Author: Aimee Carter
Series: 1st in Goddess Test
Published: Available now from Harlequin Teen
Source: Publisher via Netgalley
Description: It's always been just Kate and her mom—and her mother is dying. Her last wish? To move back to her childhood home. So Kate's going to start at a new school with no friends, no other family and the fear her mother won't live past the fall. Then she meets Henry. Dark. Tortured. And mesmerizing. He claims to be Hades, god of the Underworld—and if she accepts his bargain, he'll keep her mother alive while Kate tries to pass seven tests. Kate is sure he's crazy—until she sees him bring a girl back from the dead. Now saving her mother seems crazily possible. If she succeeds, she'll become Henry's future bride, and a goddess.
I Give This ...
I was excited for this book. Greek Mythology is one of my favorite things and I'm always interesting in reading books that contain it. I was curious how this could be modernized to fit with our times. Sadly, I was a little disappointed in how it all played out.
I liked Kate for the most part. She's spent the last 4 years caring for her mother, forgoing her teenage years in favor of these last moments with her. When the end was closer, her mother's last wish is to move back to her hometown. Kate goes along willingly. She goes through the motions of going to school, etc for her mom. She knows she's not sticking around after her death, so she's doesn't go to much trouble trying to make friends. Problem is she attracts the wrath of the most popular girl in school. After a horrible accident, Kate meets Henry. Henry has so odd powers, and he makes a deal with Kate. She agrees not realizing the consequences.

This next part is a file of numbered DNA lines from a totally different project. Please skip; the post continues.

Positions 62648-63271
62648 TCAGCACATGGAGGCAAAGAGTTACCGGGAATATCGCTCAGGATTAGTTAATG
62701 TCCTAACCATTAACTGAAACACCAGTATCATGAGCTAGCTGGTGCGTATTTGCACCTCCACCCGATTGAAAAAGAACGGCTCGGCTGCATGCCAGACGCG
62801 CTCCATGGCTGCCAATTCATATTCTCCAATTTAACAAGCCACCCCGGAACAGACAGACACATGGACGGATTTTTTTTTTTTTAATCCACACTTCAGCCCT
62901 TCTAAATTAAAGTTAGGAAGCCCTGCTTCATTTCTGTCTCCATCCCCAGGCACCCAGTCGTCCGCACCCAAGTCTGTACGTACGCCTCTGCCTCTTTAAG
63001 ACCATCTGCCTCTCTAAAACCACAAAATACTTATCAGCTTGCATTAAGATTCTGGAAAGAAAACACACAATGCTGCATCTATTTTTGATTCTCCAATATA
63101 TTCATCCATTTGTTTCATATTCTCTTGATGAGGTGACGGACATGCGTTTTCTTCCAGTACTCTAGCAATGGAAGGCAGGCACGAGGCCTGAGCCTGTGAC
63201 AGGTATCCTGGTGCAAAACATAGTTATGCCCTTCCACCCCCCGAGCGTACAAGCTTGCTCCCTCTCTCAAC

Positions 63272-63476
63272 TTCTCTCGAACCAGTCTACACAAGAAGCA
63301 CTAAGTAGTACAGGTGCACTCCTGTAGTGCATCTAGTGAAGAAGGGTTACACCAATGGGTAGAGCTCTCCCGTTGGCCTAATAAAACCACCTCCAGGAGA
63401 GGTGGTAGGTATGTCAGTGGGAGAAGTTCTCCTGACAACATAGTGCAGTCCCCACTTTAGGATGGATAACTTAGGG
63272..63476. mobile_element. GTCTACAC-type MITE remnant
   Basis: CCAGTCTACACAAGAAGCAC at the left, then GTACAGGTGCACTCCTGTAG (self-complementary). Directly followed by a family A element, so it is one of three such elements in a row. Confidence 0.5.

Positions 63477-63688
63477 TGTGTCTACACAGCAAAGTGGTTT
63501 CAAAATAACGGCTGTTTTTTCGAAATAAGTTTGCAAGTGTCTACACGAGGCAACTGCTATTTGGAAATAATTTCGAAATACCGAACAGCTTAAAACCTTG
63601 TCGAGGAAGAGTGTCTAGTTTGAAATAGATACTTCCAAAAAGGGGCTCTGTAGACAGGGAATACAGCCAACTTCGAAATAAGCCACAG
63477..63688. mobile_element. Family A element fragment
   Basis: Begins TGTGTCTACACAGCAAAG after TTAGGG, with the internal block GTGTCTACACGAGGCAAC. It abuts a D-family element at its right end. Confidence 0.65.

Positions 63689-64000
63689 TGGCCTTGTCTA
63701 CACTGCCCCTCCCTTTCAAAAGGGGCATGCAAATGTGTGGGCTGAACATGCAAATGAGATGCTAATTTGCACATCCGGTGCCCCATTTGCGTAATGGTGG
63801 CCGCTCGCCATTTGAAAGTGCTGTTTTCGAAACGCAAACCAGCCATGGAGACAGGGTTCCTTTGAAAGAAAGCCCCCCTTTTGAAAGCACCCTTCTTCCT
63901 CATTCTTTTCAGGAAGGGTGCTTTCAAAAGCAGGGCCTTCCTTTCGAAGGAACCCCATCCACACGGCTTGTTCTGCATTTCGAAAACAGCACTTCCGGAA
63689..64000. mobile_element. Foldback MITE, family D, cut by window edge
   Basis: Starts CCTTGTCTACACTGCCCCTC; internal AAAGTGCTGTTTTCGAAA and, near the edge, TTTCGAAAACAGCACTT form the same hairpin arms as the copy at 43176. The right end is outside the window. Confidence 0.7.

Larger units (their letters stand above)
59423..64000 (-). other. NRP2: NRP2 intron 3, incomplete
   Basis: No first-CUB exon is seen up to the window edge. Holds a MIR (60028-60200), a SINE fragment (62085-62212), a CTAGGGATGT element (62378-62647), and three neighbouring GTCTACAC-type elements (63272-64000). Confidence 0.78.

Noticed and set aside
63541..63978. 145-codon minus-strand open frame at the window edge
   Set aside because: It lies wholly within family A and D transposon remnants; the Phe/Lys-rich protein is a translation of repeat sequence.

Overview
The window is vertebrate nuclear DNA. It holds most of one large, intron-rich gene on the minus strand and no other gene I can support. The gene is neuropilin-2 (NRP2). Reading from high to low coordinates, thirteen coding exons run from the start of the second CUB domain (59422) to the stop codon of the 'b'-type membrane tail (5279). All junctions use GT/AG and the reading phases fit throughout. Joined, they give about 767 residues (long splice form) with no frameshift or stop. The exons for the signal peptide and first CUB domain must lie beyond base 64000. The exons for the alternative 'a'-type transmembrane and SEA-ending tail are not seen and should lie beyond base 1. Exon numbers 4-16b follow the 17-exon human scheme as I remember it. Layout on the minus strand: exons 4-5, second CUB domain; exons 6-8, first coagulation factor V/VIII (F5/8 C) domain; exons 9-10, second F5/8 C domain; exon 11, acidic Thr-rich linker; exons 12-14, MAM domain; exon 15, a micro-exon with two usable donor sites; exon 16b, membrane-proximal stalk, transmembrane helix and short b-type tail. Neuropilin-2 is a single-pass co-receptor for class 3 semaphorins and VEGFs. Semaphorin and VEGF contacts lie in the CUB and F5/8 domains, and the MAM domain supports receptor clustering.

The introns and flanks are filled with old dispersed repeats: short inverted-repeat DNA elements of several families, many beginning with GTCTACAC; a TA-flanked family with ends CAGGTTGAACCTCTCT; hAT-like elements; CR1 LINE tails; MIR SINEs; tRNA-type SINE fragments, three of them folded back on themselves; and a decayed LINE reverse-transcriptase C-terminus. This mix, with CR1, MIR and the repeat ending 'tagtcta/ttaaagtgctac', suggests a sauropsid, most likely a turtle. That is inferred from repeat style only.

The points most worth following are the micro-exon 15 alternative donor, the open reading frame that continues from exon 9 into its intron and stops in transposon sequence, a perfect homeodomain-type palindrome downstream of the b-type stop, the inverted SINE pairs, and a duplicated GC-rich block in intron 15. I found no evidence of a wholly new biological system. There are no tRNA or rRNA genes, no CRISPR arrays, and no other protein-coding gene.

After realizing her mistake, she decides to take make another deal with Henry. Keep her mother alive, and she will stay with him for 6 months of the year. It isn't until the deal is accepted that she is told she will have to take 7 tests. The 7 tests will be graded by the council, and if she passes she will become immortal and Queen of the Underworld. As it turns out, Henry is really Hades. And his estate is the gateway to the underworld. I was ok with the story up to here. My only issue was Kate making such a huge deal for little in return. Her mother isn't going to get better. All Henry is able to do is prolong her death until Kate is able to say goodbye (but it's not indefinitely). And since she's not allowed to leave, she only sees her in her dreams.
My problem started when we started to get to know Henry. Hades is often portrayed as the bad guy. He's always been unhappy with his lot in life. He's a little vengeful. Here, he is the guy who has had his heartbroken and after a millennium still hasn't gotten over it. He seems to be so cut off from reality, that he doesn't care if Kate passes her tests or not. He fully expects her to die before she can (the past participates in the goddess test have all dies before completion). I didn't feel any chemistry between Henry and Kate. If he hasn't gotten over Persephone by now, I don't think Kate is going to be the key.
I was disappointed by the rest of the Gods as well. Even if modern society doesn't believe in them, they should be powerful and magnificent. They should not be ordinary people playing human. In the end, everything felt contrived. I don't think anything Kate was tested on really mattered, and they certainly didn't fit in with what I know of Greek Mythology. We will see if I read the next one ...